“Please read the red herring prospectus before investing”. Does something pop up in your mind when you hear this phrase. If you are a seasoned investor you already know that some company is going public. Soon this company will be all over, be it newspapers, TV commercials, business channels, hoardings etc. Going public means a privately held company is selling shares for the first time to public through Initial Public Offering (IPO).

It’s quite possible that we have never heard of this company before. What an individual investor, who stands last in the queue, should do in such situation? How to evaluate if the IPO presents an investing opportunity or it will be a disaster? Approximately eight out of ten IPO’s dooms bereaving investors of their hard earned money. In this article we will try to learn the basics of IPO investing from retail investor perspective so that we can invest in winners in future.

 

What are IPO’s?

Whenever a privately held company plans to raise capital by selling its stocks for the first time to general public it does it through Initial Public Offering. Company hires an investment banker who does the underwriting of the offering and decides the price of shares based on valuation and future growth prospects. These shares are then sold to general public and institutional investors and shares starts trading on stock exchanges.

 

Why so much price fluctuation after listing

As the price of the offering is not decided by the market but an investment banker (a small group of analysts), there are often valuation mismatches because of various reasons such as biased opinion, lack of proper research etc. Once the share starts trading actual price discovery takes place because of participation of the whole lot of investors and if there is a huge mismatch between value and price we witness great price fluctuations exposing retail investors to great risk.

 

Rationale for investing in IPO

As the price fluctuation is discomforting in the beginning, it’s a risky investment option. Analysis of historical data intensifies the pain as most of the IPO’s fail to live up to expectation. So isn’t it wise to keep safe distance from IPO’s? Answer is both yes and no. Answer is yes if you are a believer of research and don’t simply take investment decisions on somebody else’s opinion. If you are ready to take calculated risk you might be rewarded like anything as there are still 2 winners out of 10 and yes normally the winners give tremendous returns. So it’s advisable not to simply shut your eyes towards IPO investing but take an informed decision.

 

How to pick the best one of the lot

Before taking an investment decision, do your own research as there are a number of indicators which can give you an excellent insight weather to take an exposure or not. Here are few points which should be kept in mind before investing –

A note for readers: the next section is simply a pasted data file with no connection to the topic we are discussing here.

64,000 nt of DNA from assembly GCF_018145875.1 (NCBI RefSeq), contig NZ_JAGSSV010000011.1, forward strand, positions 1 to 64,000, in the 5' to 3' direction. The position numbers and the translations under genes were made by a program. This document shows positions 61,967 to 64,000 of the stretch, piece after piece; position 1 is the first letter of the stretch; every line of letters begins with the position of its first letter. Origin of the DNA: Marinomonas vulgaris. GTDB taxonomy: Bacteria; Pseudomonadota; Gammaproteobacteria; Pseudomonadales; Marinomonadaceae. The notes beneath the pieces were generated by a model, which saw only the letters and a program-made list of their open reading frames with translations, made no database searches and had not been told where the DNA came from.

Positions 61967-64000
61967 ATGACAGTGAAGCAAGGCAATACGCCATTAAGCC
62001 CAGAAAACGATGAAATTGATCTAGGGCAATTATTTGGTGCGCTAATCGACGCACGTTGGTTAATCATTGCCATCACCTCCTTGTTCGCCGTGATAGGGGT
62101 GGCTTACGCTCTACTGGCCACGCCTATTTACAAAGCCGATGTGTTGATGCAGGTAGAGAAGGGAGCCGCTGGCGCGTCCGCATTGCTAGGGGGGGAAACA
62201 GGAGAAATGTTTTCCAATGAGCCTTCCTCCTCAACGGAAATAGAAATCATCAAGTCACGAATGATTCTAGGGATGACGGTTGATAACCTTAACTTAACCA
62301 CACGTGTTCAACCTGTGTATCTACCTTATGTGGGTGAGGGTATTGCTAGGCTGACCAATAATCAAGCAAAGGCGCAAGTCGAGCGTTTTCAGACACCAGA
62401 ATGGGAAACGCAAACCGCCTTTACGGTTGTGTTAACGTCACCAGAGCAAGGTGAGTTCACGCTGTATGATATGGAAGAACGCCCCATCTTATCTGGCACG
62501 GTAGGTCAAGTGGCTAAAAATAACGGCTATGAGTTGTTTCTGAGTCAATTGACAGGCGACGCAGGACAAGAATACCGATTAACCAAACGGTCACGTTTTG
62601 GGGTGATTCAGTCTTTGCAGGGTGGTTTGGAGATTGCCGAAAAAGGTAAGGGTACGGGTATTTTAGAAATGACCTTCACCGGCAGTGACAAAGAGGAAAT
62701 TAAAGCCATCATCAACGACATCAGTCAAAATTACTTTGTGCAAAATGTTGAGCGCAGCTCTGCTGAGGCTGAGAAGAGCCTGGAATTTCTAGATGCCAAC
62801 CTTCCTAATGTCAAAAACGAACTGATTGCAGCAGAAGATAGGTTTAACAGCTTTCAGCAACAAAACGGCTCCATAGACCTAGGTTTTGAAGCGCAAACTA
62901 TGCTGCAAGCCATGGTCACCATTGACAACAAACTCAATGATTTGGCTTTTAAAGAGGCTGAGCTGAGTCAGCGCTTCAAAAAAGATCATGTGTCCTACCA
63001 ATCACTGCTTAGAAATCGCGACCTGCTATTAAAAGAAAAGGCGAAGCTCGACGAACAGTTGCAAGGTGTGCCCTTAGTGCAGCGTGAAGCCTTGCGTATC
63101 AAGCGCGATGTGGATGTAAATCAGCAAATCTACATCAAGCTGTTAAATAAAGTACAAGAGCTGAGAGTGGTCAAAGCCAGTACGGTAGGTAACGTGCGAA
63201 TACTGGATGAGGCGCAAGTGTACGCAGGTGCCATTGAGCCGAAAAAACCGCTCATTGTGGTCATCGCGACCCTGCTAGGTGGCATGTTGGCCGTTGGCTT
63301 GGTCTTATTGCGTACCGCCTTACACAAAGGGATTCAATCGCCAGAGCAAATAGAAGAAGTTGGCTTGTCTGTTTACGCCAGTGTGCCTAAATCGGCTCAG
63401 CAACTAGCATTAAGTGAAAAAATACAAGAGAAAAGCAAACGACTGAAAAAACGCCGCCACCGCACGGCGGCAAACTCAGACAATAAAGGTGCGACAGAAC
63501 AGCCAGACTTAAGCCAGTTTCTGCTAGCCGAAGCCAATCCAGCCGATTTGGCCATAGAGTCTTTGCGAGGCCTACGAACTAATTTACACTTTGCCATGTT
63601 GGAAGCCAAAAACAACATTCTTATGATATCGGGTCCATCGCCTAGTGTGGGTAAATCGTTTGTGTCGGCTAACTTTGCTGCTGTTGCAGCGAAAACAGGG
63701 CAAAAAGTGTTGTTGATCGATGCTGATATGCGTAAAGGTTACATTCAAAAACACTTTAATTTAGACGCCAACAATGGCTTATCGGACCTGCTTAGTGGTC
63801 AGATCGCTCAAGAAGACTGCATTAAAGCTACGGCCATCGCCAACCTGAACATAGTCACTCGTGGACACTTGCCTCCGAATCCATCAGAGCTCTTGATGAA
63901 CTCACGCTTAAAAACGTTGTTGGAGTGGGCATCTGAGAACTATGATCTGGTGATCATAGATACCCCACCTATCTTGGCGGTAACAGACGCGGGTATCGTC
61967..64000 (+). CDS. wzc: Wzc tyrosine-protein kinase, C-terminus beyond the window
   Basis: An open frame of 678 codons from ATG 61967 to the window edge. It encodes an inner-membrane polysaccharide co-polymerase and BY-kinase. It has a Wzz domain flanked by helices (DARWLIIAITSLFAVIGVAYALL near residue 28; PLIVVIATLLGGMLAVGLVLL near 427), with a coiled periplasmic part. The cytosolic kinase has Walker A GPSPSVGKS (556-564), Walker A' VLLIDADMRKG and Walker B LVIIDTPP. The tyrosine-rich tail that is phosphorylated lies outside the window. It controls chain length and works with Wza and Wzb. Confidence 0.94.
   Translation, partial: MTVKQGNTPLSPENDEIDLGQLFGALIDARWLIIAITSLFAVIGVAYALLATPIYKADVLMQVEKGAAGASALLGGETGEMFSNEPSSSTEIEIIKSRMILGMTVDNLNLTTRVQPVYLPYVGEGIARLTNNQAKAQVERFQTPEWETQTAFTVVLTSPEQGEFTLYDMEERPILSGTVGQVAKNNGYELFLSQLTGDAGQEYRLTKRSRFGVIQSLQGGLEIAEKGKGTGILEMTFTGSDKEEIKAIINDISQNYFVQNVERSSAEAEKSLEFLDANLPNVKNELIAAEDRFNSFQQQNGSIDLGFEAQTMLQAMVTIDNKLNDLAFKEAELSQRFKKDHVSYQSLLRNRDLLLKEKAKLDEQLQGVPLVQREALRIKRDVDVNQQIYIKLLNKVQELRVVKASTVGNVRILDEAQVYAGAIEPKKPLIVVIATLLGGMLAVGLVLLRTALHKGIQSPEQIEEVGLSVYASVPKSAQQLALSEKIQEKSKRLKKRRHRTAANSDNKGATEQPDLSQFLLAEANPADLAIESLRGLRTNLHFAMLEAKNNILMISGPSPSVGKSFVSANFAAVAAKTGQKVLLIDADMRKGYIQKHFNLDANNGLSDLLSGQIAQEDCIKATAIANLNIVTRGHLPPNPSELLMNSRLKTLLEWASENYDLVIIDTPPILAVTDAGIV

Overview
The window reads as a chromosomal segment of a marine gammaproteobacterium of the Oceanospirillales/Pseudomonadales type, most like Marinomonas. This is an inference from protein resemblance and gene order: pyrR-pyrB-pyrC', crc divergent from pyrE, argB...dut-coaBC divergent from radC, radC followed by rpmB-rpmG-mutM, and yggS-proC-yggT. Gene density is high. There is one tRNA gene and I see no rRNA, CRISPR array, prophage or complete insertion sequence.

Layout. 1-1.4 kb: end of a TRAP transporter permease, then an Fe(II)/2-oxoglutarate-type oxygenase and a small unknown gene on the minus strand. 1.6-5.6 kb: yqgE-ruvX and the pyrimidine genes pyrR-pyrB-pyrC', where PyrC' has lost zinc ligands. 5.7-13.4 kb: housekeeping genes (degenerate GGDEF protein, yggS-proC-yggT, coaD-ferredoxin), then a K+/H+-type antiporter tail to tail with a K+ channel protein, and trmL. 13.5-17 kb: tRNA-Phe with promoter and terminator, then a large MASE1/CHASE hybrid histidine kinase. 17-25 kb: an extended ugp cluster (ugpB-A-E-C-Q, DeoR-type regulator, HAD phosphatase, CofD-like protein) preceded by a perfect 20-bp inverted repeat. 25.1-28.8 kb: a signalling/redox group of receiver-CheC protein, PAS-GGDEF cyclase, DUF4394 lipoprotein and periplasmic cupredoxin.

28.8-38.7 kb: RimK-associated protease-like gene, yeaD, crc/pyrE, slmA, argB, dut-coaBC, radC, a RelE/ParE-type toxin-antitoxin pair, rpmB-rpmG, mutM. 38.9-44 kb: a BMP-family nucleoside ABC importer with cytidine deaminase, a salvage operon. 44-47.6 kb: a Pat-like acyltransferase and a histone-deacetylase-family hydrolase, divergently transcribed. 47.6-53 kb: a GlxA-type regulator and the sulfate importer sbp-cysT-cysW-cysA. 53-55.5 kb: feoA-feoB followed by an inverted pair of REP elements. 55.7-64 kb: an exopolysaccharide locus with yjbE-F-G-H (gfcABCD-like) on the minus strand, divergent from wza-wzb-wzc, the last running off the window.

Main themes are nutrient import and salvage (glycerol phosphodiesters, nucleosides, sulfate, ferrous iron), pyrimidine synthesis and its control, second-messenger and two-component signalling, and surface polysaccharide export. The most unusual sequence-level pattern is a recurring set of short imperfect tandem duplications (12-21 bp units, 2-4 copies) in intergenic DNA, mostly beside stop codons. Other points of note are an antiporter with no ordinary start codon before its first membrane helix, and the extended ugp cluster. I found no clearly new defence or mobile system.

1. Invest in Large IPO’s – Large IPO’s are professionally managed and they are high profile event which draws a lot of institutional investor’s attention. Keep a close look on the figures of oversubscription and institutional fund manager’s participation. An oversubscription shows confidence in the business model.
  2. Invest in small IPO’s only if the company deals in sectors whose growth prospects are intact like telecommunication, technology etc. It’s advisable to cross verify the potential of company management and check if company has one or two blockbuster products in its portfolio or not.
  3. Another strategy is investing based on credentials of the underwriter. IPO deals from Goldman Sachs, Merrill Lynch, and Morgan Stanley belong near the top of the list.
  4. Avoid offerings underwritten by small underwriters as they are not focused on due diligence and research.

 

When to get out – Short term View or Long term View

If you are a short term investor you should get out on the listing day itself if the price movements are favorable. Normally prices starts to cool off from second day onwards as initial frenzy is gone.

If you are a long term investor and you believe in the business model of the company you should hold on to your investment and not get swayed away by initial price movements.

 

What If you didn’t get it?

If you didn’t get the shares in the offering you should wait for the right time and not buy the stock at unreasonable price, as underwriters are initially allowed to support the stock price. If you are patient you will get a chance to enter the stock at fair value.

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